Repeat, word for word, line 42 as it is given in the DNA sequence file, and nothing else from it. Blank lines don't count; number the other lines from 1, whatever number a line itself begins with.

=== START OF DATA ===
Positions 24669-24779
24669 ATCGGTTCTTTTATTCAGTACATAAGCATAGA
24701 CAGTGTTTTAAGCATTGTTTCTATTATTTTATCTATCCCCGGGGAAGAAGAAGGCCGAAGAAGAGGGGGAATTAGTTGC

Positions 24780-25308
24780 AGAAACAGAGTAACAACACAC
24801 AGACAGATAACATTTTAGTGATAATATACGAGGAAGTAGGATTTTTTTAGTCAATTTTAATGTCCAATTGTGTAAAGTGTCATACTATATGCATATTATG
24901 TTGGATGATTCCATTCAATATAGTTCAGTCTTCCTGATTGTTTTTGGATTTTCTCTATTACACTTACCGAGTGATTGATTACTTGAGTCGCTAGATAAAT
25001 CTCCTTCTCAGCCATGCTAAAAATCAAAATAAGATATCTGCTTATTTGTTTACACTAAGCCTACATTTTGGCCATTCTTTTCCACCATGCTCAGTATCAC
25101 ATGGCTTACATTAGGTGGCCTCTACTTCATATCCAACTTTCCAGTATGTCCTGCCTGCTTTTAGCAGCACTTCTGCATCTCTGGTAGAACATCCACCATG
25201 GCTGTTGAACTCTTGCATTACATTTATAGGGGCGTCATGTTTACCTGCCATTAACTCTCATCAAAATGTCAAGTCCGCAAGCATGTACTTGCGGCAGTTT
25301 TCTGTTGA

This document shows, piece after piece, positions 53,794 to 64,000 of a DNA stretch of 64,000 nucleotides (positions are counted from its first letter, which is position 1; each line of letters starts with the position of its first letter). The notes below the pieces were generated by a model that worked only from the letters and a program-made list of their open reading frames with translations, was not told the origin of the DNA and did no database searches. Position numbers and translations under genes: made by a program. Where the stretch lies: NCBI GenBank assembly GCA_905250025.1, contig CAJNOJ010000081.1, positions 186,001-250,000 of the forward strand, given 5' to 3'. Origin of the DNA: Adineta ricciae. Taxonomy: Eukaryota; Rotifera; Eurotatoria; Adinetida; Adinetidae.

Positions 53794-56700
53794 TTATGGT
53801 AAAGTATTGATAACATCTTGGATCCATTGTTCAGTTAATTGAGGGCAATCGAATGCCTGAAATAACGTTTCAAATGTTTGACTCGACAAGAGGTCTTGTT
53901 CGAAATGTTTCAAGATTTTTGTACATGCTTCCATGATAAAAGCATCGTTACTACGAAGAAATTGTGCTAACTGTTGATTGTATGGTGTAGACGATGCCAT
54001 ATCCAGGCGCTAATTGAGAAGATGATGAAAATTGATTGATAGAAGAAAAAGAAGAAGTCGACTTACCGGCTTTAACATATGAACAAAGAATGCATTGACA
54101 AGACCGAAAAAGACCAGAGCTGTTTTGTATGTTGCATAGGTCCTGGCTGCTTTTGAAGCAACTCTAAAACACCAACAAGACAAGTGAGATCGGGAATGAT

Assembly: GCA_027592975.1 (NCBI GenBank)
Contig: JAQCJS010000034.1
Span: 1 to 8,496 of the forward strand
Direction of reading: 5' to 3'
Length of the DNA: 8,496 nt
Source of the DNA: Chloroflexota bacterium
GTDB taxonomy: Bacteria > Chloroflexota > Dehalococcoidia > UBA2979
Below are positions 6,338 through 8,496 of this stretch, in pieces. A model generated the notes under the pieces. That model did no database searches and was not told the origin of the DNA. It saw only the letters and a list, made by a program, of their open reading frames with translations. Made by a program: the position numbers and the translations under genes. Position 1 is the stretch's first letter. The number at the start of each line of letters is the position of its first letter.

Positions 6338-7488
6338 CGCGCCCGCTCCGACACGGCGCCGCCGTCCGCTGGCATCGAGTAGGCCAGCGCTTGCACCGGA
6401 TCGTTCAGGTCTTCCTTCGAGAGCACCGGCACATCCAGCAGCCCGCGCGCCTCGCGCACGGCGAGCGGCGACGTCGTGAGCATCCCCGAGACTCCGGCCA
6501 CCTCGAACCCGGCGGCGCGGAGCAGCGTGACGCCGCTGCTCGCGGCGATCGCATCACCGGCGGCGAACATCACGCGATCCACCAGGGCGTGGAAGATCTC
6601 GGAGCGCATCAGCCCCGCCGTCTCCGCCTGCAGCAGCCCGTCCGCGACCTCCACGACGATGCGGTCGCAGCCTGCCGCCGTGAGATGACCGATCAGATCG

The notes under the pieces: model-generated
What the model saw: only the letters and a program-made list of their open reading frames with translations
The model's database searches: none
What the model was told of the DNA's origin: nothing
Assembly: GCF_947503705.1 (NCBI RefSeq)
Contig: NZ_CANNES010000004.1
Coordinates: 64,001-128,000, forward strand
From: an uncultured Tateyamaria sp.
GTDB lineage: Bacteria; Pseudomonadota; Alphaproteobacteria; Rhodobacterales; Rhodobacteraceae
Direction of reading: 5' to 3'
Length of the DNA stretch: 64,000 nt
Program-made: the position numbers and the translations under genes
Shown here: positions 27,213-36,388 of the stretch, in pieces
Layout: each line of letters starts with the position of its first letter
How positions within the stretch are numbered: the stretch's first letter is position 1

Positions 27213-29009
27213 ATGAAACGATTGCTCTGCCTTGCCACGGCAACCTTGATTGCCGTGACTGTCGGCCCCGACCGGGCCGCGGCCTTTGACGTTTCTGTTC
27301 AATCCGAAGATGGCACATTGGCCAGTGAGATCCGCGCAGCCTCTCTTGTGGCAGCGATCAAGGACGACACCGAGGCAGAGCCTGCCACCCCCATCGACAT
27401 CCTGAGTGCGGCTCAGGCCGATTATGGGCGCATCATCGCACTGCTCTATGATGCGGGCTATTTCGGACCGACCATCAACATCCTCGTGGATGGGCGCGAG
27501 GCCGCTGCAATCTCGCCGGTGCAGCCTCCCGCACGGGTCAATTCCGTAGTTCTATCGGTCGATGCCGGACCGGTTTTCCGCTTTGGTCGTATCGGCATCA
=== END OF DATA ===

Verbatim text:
Length of the DNA stretch: 64,000 nt